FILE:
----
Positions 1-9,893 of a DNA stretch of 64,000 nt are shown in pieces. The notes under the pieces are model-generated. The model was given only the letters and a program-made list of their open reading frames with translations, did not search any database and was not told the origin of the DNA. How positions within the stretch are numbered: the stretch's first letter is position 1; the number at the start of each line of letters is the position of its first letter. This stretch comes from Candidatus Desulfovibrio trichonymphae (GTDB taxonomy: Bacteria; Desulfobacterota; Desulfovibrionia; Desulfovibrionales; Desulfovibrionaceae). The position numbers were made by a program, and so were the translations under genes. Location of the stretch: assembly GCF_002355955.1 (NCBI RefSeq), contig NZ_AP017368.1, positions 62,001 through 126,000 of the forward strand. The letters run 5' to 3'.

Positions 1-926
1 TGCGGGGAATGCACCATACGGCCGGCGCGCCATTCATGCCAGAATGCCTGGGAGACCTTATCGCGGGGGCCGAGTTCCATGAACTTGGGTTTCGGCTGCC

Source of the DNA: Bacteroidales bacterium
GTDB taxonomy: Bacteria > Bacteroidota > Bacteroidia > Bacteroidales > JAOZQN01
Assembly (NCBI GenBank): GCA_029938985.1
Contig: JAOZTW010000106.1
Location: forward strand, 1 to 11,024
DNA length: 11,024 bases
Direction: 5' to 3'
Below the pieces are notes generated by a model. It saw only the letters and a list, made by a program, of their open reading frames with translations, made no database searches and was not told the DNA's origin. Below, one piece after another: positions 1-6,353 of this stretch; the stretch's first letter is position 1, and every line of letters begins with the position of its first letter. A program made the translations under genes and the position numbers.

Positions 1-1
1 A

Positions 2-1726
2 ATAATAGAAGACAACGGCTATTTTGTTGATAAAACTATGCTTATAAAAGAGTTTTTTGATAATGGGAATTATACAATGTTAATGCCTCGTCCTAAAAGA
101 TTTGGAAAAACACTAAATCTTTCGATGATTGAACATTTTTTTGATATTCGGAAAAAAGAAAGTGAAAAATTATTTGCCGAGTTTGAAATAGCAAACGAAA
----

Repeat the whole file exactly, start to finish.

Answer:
Positions 1-9,893 of a DNA stretch of 64,000 nt are shown in pieces. The notes under the pieces are model-generated. The model was given only the letters and a program-made list of their open reading frames with translations, did not search any database and was not told the origin of the DNA. How positions within the stretch are numbered: the stretch's first letter is position 1; the number at the start of each line of letters is the position of its first letter. This stretch comes from Candidatus Desulfovibrio trichonymphae (GTDB taxonomy: Bacteria; Desulfobacterota; Desulfovibrionia; Desulfovibrionales; Desulfovibrionaceae). The position numbers were made by a program, and so were the translations under genes. Location of the stretch: assembly GCF_002355955.1 (NCBI RefSeq), contig NZ_AP017368.1, positions 62,001 through 126,000 of the forward strand. The letters run 5' to 3'.

Positions 1-926
1 TGCGGGGAATGCACCATACGGCCGGCGCGCCATTCATGCCAGAATGCCTGGGAGACCTTATCGCGGGGGCCGAGTTCCATGAACTTGGGTTTCGGCTGCC

Source of the DNA: Bacteroidales bacterium
GTDB taxonomy: Bacteria > Bacteroidota > Bacteroidia > Bacteroidales > JAOZQN01
Assembly (NCBI GenBank): GCA_029938985.1
Contig: JAOZTW010000106.1
Location: forward strand, 1 to 11,024
DNA length: 11,024 bases
Direction: 5' to 3'
Below the pieces are notes generated by a model. It saw only the letters and a list, made by a program, of their open reading frames with translations, made no database searches and was not told the DNA's origin. Below, one piece after another: positions 1-6,353 of this stretch; the stretch's first letter is position 1, and every line of letters begins with the position of its first letter. A program made the translations under genes and the position numbers.

Positions 1-1
1 A

Positions 2-1726
2 ATAATAGAAGACAACGGCTATTTTGTTGATAAAACTATGCTTATAAAAGAGTTTTTTGATAATGGGAATTATACAATGTTAATGCCTCGTCCTAAAAGA
101 TTTGGAAAAACACTAAATCTTTCGATGATTGAACATTTTTTTGATATTCGGAAAAAAGAAAGTGAAAAATTATTTGCCGAGTTTGAAATAGCAAACGAAA